The Low Road
Spirit of The Highlands Collection
Paul Taggart Masterworks
Oils on Gesso'd Wood Panel
Available for Private Purchase £16,500
This original Masterworks oil painting is exclusively available for purchase through Paul Taggart’s studio. If you are interested in discussing a possible purchase please click here to message us privately and we will be pleased to make contact to take it from there.
Frame Size (outer) 74cm[w] x 44cm[h]
FRAME - Hand-made by Frinton https://www.frintonframes.co.ukFrames. 85mm wide frame tailored to the painting. Ribbed moulding surrounding Ivory Liner, hand coloured in Beige/Blue/Red with Light Grey Wash.
“Welcome to our Highland studio and thank you for dropping by to view my original Masterworks oil painting ‘The Low Road’ a companion to ‘Lone Piper’ and ‘Christmas Bells’. One of the three paintings that I intended to produce for us to publish as a Fund-Raising Limited-Edition Print for Macmillan Cancer Support. However, the subject matter needed careful consideration and, as in most cases, it came as a gift.
SUBJECT – Within a very short space of time after making the Northern Highlands our home, the ‘low road’ became one of our favourite routes. In common with many, we love to take this single track with passing places that meanders along past farms, stone cottages set snugly into banks carpetted with bluebells in summer and ablaze with bracken in winter. On it goes past Camore Woods and the Lochans, until you round a bend and there is your first view of Dornoch, with its skyline broken by the spire of Dornoch Cathedral and the turrets of the Dornoch Castle Hotel.
Every time we drove to Dornoch I was inspired by the light and colour when rounding the bend and I was determined to capture this, earmarking it as one of the three subjects for our Macmillan Cancer Support fund-raising project. Meanwhile plans were made to kick off the trilogy with ‘Lone Piper’, which took me four years to work out as a composition. Then ‘Christmas Bells’ inspired by a heavily-frosted Christmas morning. With ‘The Low Road’ destined to round off the set of fund-raising prints published from the original oil paintings – believing that this view was not as time-sensitive as the other two; how wrong could we be!
For something else used to also greet the drivers, cyclists and walkers that wended their way along the ‘low road’ – a solitary tree, trunk leaning away from the prevailing easterly blowing off the North Sea, its lovely rounded crown catching the light of day.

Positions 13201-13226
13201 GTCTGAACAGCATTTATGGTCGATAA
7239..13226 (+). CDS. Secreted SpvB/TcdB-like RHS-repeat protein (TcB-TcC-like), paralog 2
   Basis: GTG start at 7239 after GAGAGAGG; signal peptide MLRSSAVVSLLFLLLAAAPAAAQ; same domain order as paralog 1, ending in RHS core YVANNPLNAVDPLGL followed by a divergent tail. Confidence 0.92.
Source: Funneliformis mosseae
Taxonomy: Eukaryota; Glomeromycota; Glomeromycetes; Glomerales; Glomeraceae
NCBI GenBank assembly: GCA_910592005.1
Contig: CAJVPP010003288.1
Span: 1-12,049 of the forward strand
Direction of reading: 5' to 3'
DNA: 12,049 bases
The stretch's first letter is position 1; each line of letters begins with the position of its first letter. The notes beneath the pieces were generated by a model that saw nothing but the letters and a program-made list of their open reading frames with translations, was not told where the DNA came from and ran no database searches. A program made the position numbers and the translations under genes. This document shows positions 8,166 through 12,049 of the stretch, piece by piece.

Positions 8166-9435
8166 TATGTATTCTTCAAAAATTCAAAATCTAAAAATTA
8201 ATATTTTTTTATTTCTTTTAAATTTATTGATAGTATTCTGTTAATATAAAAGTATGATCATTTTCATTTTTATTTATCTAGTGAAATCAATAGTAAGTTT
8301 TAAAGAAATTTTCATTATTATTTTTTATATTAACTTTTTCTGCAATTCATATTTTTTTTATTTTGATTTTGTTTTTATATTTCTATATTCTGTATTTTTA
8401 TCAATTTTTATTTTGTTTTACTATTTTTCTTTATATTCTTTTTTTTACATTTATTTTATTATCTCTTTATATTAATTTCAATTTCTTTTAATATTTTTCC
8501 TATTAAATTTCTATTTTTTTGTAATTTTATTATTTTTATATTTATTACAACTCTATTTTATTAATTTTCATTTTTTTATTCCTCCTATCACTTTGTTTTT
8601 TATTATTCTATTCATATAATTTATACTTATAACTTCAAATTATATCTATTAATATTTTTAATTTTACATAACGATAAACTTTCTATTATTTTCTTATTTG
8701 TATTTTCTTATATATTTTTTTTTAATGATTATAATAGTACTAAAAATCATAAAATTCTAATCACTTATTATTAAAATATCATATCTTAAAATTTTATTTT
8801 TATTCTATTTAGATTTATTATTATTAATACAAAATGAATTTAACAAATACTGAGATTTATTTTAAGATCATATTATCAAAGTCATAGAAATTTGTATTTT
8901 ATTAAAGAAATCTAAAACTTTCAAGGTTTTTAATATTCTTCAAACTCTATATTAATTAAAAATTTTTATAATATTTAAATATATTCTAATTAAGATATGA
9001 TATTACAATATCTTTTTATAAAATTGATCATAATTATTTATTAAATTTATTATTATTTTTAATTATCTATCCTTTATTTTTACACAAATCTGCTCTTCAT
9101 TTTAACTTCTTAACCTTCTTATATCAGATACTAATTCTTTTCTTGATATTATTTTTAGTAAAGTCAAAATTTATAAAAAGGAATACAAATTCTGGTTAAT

Now sadly no longer there, uprooted to make way for changes in the offing, its iconic status lost forever – as is the original view.
COMPOSITION – All was not lost however. This is where taking reference notes, sketches and photographs comes into its own and thankfully I had plenty, so work could continue as planned on a now significantly poignant composition.
Throughout the ever-changing seasons of the year, I delight in what they have to bring – here a Winter scene, with crackling dry leaves of copper-beech hedging. Stone walls draped with snow, ubiquitous Broome thrusting its way through tumble-down fencing and a bright blue sky stretching as far as the eye can see. The scene is bathed in that low Highland light, which gives such form to the landscape and the warm light creates wonderful contrasts against the ice-cold shadows. And, restored to its rightful place, the tree stands as I remember it.
Not only was the painting itself rewarding, but I am always joyful at being able to record an element of our lives and heritage before it is lost forever.
Although only in our immediate past, this particular moment in time can never be witnessed again first hand. I have experienced this several times over the years and it is one of the powerful drives which brings validation to my work as an artist.
As always, we thank you for reading and watching, with best wishes from Eileen and myself,”
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